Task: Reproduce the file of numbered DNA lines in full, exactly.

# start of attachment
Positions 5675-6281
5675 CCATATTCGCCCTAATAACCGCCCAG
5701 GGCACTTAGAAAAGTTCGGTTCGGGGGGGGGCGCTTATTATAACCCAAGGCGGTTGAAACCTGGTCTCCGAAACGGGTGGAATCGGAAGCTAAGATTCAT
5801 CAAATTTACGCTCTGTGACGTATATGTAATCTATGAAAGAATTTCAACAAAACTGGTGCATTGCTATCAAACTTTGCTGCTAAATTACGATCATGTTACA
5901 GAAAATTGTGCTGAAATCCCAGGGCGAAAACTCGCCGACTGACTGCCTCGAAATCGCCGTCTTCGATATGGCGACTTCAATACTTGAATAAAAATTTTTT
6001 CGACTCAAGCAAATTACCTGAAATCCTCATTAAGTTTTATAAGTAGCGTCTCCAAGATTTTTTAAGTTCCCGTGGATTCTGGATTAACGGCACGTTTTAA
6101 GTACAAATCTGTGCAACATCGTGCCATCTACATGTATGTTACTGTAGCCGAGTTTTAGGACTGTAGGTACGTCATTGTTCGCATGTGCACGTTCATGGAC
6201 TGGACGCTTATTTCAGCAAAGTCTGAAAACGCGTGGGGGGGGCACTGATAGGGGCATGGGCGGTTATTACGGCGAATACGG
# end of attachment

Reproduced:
Positions 5675-6281
5675 CCATATTCGCCCTAATAACCGCCCAG
5701 GGCACTTAGAAAAGTTCGGTTCGGGGGGGGGCGCTTATTATAACCCAAGGCGGTTGAAACCTGGTCTCCGAAACGGGTGGAATCGGAAGCTAAGATTCAT
5801 CAAATTTACGCTCTGTGACGTATATGTAATCTATGAAAGAATTTCAACAAAACTGGTGCATTGCTATCAAACTTTGCTGCTAAATTACGATCATGTTACA
5901 GAAAATTGTGCTGAAATCCCAGGGCGAAAACTCGCCGACTGACTGCCTCGAAATCGCCGTCTTCGATATGGCGACTTCAATACTTGAATAAAAATTTTTT
6001 CGACTCAAGCAAATTACCTGAAATCCTCATTAAGTTTTATAAGTAGCGTCTCCAAGATTTTTTAAGTTCCCGTGGATTCTGGATTAACGGCACGTTTTAA
6101 GTACAAATCTGTGCAACATCGTGCCATCTACATGTATGTTACTGTAGCCGAGTTTTAGGACTGTAGGTACGTCATTGTTCGCATGTGCACGTTCATGGAC
6201 TGGACGCTTATTTCAGCAAAGTCTGAAAACGCGTGGGGGGGGCACTGATAGGGGCATGGGCGGTTATTACGGCGAATACGG